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 The Business Realist

   A dose of reality for a saner workplace

Summary

Initiatives can easily become the program du jour when companies want quick and easy results Not every program is right for every situation. Understanding how the program works and how it attains results is key to its success and the key to modifying it to fit your situation. Like everything,  you get out of it what you put into it.

The best thing since sliced bread

Posted  on 6/23/09
Slice of bread

If the only tool you have is a hammer, then everything looks like a nail


In this scenario, the company that embarks on the program is usually not in crisis mode but is looking to improve a capability in one area, like new product development, lean manufacturing or innovation. To do this, a department head will hire an expert in “the best improvement program”  to obtain the new capability. The expert works with the Department Head to develop a charter, plan, and objectives for “the best improvement program ever” and then the Department Head and a few of his direct report attend an intensive 4-6 week training program. These few are then dedicated to implementing the program in their department with the help of the expert. The expert offers advice and helps customize the program to meet their particular objectives. Under the supervision of the expert, the team implements a very rigorous improvement plan and also gains quite of bit expertise themselves, benefiting from the expert's direct coaching.  Most of this work is kept hush-hush because the Department Head wants to get results before he promotes his program.


Once the department has real results, both the Expert and the Department Head embark on a self-promotional spree and earn the attention of the CEO who thinks other departments could benefit from “the best improvement program.” However, the other department don't want to pay for the expert's time, so the CEO assigns one or two of those already trained to help the other departments with their programs. Not being strong advocates, none of those department heads send their resources for the intensive training but instead opt for local "experts" to give them mini-sessions and advice. Of course, these employees are still responsible for their own departmental jobs and don’t devote as much time as they should.  Still, the program is implemented, not quite as rigorously as before, and some benefits are achieved, but not quite as dramatic as those in the original department.  Word of these successes spreads through inter-company PR articles, presentations, and emails, and now everyone wants the program, or at least, the CEO wants everyone to want the program which is almost the same thing.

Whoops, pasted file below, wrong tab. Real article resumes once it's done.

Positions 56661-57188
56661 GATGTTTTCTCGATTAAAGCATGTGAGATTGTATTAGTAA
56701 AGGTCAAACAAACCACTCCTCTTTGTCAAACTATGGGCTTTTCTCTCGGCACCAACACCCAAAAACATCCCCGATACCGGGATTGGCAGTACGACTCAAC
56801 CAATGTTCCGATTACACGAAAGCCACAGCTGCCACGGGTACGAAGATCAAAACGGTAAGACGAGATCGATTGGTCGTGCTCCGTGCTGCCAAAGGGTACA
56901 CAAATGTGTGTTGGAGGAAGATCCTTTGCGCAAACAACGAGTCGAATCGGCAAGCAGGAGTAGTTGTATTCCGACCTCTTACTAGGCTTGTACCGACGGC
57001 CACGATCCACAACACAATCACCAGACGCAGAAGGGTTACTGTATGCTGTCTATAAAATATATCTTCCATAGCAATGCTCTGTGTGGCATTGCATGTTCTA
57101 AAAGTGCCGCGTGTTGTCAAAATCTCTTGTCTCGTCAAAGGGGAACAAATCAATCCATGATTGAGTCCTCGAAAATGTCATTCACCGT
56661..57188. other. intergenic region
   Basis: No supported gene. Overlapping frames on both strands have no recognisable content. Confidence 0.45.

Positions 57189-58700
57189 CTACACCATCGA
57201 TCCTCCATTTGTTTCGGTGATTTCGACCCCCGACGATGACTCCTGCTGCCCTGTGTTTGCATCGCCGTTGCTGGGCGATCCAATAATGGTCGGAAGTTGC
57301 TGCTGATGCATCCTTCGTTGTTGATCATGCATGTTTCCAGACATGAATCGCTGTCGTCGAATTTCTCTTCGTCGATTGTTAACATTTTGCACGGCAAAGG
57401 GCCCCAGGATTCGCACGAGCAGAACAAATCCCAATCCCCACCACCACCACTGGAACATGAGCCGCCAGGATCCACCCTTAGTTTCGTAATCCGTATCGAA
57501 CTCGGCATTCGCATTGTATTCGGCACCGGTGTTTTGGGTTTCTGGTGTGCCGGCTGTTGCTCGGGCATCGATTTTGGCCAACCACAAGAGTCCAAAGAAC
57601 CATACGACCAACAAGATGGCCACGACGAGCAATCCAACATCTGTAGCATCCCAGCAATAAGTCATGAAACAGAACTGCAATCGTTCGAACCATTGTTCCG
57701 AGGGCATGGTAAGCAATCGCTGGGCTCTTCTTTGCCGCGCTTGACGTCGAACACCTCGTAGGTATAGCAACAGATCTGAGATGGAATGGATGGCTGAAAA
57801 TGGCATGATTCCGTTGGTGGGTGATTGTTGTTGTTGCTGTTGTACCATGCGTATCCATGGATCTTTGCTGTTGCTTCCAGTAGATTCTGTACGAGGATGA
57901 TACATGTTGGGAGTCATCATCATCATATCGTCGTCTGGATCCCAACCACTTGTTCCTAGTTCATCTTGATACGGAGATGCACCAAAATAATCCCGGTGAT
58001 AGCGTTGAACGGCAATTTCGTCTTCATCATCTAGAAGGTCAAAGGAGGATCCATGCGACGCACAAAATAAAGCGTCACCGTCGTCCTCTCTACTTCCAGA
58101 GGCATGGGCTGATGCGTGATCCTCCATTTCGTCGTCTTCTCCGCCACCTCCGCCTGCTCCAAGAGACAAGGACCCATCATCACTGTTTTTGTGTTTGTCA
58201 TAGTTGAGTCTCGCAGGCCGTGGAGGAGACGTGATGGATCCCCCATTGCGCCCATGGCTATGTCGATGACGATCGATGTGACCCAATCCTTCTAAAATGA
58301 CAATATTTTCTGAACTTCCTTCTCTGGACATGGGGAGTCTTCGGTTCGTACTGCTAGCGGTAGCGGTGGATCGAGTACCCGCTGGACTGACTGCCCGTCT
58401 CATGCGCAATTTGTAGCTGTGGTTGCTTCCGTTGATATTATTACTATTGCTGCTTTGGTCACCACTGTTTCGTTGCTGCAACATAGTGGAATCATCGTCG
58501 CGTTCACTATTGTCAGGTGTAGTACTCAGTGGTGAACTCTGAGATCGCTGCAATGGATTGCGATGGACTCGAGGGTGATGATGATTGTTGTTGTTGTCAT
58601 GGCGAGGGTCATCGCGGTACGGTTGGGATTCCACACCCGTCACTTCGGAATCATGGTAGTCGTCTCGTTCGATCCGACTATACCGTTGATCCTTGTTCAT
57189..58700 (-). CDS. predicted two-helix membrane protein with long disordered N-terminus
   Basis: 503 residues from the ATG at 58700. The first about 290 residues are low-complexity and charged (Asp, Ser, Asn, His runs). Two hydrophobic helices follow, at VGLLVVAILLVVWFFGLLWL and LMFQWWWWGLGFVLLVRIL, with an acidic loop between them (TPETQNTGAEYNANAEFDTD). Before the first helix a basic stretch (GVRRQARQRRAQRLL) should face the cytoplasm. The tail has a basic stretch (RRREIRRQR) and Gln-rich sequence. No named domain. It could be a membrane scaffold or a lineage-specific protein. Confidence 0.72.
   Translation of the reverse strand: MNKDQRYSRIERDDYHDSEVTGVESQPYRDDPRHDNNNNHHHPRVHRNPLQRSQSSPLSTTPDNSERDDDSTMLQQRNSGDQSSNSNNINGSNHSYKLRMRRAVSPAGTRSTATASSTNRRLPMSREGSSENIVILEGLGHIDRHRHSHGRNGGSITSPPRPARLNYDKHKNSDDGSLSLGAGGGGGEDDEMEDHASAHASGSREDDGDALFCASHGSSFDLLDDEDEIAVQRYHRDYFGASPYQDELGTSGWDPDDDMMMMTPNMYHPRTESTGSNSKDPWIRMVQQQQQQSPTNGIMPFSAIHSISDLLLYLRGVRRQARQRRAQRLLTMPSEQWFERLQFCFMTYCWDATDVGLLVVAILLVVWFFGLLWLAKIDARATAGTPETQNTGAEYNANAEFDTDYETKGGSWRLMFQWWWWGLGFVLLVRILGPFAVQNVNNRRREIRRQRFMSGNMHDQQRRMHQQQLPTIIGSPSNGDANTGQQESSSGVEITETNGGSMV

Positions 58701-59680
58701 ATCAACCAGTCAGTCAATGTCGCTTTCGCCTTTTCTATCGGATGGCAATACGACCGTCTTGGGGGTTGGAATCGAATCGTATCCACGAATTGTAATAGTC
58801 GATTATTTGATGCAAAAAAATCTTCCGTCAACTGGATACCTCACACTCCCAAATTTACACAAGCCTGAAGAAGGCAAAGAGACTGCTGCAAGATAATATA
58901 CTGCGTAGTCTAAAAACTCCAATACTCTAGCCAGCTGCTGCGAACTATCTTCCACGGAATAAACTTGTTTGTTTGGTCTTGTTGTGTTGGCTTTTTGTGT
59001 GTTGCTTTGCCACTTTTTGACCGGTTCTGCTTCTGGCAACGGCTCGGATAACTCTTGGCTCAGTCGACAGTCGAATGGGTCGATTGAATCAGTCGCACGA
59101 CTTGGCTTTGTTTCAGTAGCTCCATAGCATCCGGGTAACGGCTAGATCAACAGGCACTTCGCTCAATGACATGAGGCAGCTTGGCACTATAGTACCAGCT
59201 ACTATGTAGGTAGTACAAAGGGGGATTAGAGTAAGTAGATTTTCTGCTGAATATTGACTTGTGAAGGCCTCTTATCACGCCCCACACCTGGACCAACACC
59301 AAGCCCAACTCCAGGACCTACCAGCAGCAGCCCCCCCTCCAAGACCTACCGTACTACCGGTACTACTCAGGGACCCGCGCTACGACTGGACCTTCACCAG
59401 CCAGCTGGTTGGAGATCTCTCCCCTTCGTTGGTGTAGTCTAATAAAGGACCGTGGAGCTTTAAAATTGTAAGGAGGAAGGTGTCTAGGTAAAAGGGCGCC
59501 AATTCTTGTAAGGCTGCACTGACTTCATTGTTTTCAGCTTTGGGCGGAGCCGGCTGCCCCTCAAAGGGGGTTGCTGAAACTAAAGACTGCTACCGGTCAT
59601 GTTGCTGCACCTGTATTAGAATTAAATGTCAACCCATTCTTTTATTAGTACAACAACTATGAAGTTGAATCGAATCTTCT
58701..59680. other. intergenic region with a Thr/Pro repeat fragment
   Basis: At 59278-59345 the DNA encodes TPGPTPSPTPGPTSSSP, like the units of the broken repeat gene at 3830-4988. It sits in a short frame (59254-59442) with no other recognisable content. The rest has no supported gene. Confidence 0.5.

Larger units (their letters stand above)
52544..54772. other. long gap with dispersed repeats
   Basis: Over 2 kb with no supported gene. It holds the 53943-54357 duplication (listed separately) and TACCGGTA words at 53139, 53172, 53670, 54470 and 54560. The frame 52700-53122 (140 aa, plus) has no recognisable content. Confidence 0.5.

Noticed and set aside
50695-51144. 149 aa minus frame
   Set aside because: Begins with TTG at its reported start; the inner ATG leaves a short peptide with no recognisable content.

The in-house "experts" are asked to develop mini-training programs because the company cannot afford to send everyone to the intensive program. Besides, the main messages can easily be boiled down to one day. Who needs all that detail? They conduct these one-day training sessions for a number of their colleagues, and those trainees are sent out to implement the program in their areas. Although these other departments have very different issues than the first department, the same approach is generally used, because no one is aware of any others, but it is simplified to implement quickly without the bother of all that rigor.


The departments then pick and choose what they feel like implementing without understanding how each step contributes to the overall success. Those responsible for implementing the program in their areas still have their full-time jobs and are not using the Expert to help because he costs too much. In other words, they don’t devote much time or effort to understanding or implementing the program.  In this iteration of the “best improvement program,” few benefits are realized, and everyone looks back on the program as a lot of hype and a big waste of time. In essence, it’s a lot like following the Atkins diet on Thursdays.

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